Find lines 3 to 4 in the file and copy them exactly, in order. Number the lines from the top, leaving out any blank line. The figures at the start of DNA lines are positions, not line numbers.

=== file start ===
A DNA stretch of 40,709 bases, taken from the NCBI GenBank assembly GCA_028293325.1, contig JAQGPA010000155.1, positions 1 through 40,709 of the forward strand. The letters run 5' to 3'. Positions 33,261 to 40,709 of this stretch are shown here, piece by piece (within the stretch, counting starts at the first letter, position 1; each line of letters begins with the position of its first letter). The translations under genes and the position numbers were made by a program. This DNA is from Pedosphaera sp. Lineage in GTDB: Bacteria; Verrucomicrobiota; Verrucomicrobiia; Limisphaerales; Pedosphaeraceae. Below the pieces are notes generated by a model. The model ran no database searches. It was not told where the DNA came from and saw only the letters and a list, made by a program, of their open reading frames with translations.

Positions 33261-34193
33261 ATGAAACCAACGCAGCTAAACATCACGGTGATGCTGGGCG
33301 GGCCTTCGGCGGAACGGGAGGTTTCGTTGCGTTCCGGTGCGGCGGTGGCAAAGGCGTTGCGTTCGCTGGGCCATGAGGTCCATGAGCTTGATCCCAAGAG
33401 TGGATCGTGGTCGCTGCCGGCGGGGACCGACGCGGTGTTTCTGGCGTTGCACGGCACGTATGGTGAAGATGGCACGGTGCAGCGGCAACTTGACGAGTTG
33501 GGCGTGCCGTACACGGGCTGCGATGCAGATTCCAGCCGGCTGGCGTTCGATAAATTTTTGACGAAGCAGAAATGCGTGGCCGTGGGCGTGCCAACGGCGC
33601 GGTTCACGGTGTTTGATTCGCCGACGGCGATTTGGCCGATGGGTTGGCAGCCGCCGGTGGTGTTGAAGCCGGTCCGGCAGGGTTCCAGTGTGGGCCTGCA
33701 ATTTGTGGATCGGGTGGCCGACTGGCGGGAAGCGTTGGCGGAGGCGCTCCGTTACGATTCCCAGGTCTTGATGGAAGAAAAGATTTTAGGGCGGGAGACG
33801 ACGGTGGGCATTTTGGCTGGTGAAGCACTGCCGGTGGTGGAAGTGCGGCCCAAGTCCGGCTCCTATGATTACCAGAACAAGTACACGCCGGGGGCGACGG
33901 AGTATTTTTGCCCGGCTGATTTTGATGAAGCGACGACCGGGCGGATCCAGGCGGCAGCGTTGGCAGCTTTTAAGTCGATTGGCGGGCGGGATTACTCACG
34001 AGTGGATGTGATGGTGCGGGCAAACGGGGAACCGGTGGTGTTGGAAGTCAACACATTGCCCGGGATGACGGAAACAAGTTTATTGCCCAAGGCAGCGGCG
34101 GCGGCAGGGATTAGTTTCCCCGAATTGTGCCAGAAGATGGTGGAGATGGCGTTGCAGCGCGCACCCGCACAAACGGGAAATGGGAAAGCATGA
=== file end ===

33261 ATGAAACCAACGCAGCTAAACATCACGGTGATGCTGGGCG
33301 GGCCTTCGGCGGAACGGGAGGTTTCGTTGCGTTCCGGTGCGGCGGTGGCAAAGGCGTTGCGTTCGCTGGGCCATGAGGTCCATGAGCTTGATCCCAAGAG